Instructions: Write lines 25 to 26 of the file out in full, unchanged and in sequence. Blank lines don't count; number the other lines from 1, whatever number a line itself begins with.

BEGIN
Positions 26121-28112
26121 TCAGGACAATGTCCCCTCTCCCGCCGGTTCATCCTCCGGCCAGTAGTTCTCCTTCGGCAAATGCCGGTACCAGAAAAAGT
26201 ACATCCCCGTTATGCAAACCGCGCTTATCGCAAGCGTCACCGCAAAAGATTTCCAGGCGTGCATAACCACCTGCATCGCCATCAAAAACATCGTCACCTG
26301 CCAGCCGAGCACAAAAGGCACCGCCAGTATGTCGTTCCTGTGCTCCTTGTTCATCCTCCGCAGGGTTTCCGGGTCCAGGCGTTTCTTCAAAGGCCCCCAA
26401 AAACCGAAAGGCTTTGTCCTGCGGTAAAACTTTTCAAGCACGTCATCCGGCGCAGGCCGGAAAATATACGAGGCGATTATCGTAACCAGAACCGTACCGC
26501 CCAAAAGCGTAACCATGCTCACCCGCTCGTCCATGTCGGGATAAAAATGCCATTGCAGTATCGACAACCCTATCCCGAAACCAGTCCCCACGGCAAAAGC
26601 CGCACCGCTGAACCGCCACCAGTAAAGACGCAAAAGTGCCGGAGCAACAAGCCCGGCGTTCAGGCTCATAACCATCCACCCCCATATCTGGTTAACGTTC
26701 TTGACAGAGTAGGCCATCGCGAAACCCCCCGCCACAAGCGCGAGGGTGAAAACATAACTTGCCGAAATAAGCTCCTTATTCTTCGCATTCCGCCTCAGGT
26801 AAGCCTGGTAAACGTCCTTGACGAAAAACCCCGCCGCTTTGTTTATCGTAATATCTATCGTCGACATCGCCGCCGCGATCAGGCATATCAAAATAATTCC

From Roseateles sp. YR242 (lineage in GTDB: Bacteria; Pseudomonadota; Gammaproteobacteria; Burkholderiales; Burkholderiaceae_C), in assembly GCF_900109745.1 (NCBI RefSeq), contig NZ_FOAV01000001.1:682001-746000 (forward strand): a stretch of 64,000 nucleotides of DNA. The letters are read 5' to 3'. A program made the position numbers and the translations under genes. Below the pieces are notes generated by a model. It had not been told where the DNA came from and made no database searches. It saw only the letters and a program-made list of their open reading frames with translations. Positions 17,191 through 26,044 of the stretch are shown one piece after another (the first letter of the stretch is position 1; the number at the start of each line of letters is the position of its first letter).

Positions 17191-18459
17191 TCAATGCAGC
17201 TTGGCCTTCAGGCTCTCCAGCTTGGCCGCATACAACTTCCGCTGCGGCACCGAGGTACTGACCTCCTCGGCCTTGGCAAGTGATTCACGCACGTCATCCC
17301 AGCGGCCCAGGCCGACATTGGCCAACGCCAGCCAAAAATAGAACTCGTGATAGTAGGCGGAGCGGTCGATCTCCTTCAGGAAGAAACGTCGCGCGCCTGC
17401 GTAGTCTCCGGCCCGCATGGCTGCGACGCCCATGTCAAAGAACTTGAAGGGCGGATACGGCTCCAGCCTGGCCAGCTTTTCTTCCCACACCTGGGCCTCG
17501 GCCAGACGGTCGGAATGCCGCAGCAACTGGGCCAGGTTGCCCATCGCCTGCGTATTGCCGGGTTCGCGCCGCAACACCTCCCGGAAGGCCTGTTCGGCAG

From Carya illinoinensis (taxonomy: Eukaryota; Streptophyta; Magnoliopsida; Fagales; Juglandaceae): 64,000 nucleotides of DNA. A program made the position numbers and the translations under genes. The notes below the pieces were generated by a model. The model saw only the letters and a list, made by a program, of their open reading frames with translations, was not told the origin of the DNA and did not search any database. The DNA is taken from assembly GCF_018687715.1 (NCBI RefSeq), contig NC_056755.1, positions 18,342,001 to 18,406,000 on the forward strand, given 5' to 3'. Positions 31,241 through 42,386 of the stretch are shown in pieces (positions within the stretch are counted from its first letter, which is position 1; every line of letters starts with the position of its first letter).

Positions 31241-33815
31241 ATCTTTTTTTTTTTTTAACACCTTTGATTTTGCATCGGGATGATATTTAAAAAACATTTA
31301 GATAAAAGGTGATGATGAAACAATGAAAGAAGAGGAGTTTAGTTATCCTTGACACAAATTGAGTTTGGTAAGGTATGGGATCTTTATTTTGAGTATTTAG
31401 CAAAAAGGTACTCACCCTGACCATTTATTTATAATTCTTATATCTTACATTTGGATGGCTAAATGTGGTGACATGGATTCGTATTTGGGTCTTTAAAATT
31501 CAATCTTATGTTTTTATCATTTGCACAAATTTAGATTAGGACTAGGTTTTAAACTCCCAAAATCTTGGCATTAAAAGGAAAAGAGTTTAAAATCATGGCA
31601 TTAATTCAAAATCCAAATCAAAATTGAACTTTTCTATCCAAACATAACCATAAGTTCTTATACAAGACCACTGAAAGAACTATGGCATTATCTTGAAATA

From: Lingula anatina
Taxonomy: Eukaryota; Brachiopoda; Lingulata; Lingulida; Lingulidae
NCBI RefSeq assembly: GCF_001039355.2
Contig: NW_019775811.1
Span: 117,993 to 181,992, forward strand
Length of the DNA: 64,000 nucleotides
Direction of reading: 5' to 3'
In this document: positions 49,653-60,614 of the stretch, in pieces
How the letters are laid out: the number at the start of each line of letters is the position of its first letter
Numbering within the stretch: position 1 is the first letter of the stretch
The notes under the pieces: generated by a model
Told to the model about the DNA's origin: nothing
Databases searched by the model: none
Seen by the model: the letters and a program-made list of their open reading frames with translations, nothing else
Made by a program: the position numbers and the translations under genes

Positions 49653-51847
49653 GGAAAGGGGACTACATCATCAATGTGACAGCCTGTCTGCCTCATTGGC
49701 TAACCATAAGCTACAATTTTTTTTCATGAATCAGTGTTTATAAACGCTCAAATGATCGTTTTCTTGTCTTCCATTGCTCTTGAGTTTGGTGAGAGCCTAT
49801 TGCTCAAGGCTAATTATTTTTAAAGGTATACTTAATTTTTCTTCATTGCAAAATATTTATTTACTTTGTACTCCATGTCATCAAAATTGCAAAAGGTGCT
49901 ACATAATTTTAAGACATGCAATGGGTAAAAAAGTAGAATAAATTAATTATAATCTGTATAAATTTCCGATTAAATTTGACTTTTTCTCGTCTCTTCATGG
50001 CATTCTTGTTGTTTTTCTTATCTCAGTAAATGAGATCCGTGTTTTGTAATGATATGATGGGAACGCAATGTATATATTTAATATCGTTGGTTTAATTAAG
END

Taxonomy: Eukaryota; Brachiopoda; Lingulata; Lingulida; Lingulidae
NCBI RefSeq assembly: GCF_001039355.2